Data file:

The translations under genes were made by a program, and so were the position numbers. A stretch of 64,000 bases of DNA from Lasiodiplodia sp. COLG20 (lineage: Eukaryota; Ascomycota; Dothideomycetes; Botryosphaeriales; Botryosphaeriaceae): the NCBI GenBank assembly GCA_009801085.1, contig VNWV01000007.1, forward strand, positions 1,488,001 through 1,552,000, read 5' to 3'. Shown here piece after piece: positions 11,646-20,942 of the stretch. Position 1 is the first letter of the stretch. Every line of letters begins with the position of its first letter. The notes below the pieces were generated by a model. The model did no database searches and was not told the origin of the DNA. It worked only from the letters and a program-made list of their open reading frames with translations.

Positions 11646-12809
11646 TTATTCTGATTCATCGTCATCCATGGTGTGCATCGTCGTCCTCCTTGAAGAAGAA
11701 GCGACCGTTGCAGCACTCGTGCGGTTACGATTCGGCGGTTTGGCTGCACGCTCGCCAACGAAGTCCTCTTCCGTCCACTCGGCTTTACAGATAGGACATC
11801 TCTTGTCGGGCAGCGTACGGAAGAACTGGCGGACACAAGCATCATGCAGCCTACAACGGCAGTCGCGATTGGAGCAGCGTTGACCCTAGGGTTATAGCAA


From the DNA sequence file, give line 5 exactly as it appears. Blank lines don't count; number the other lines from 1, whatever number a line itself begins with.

11801 TCTTGTCGGGCAGCGTACGGAAGAACTGGCGGACACAAGCATCATGCAGCCTACAACGGCAGTCGCGATTGGAGCAGCGTTGACCCTAGGGTTATAGCAA